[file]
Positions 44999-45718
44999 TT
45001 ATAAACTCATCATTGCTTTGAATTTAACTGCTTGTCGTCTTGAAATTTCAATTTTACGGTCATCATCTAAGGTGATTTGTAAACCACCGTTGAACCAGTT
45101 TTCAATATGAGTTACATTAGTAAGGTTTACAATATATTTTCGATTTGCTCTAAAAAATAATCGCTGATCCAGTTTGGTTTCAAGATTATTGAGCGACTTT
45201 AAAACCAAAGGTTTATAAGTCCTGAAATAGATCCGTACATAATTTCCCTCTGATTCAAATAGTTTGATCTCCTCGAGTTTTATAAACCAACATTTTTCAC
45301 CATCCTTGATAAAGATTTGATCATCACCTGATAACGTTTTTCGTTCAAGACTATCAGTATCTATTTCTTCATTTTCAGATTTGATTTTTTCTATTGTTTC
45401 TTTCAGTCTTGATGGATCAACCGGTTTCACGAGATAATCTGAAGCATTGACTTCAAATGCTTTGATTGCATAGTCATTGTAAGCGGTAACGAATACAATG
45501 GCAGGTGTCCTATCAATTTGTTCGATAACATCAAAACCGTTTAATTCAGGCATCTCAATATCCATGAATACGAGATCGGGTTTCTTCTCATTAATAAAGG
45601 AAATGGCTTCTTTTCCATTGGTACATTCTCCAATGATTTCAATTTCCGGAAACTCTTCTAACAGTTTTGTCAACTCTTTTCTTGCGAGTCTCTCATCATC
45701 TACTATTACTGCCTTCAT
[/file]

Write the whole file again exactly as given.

Positions 44999-45718
44999 TT
45001 ATAAACTCATCATTGCTTTGAATTTAACTGCTTGTCGTCTTGAAATTTCAATTTTACGGTCATCATCTAAGGTGATTTGTAAACCACCGTTGAACCAGTT
45101 TTCAATATGAGTTACATTAGTAAGGTTTACAATATATTTTCGATTTGCTCTAAAAAATAATCGCTGATCCAGTTTGGTTTCAAGATTATTGAGCGACTTT
45201 AAAACCAAAGGTTTATAAGTCCTGAAATAGATCCGTACATAATTTCCCTCTGATTCAAATAGTTTGATCTCCTCGAGTTTTATAAACCAACATTTTTCAC
45301 CATCCTTGATAAAGATTTGATCATCACCTGATAACGTTTTTCGTTCAAGACTATCAGTATCTATTTCTTCATTTTCAGATTTGATTTTTTCTATTGTTTC
45401 TTTCAGTCTTGATGGATCAACCGGTTTCACGAGATAATCTGAAGCATTGACTTCAAATGCTTTGATTGCATAGTCATTGTAAGCGGTAACGAATACAATG
45501 GCAGGTGTCCTATCAATTTGTTCGATAACATCAAAACCGTTTAATTCAGGCATCTCAATATCCATGAATACGAGATCGGGTTTCTTCTCATTAATAAAGG
45601 AAATGGCTTCTTTTCCATTGGTACATTCTCCAATGATTTCAATTTCCGGAAACTCTTCTAACAGTTTTGTCAACTCTTTTCTTGCGAGTCTCTCATCATC
45701 TACTATTACTGCCTTCAT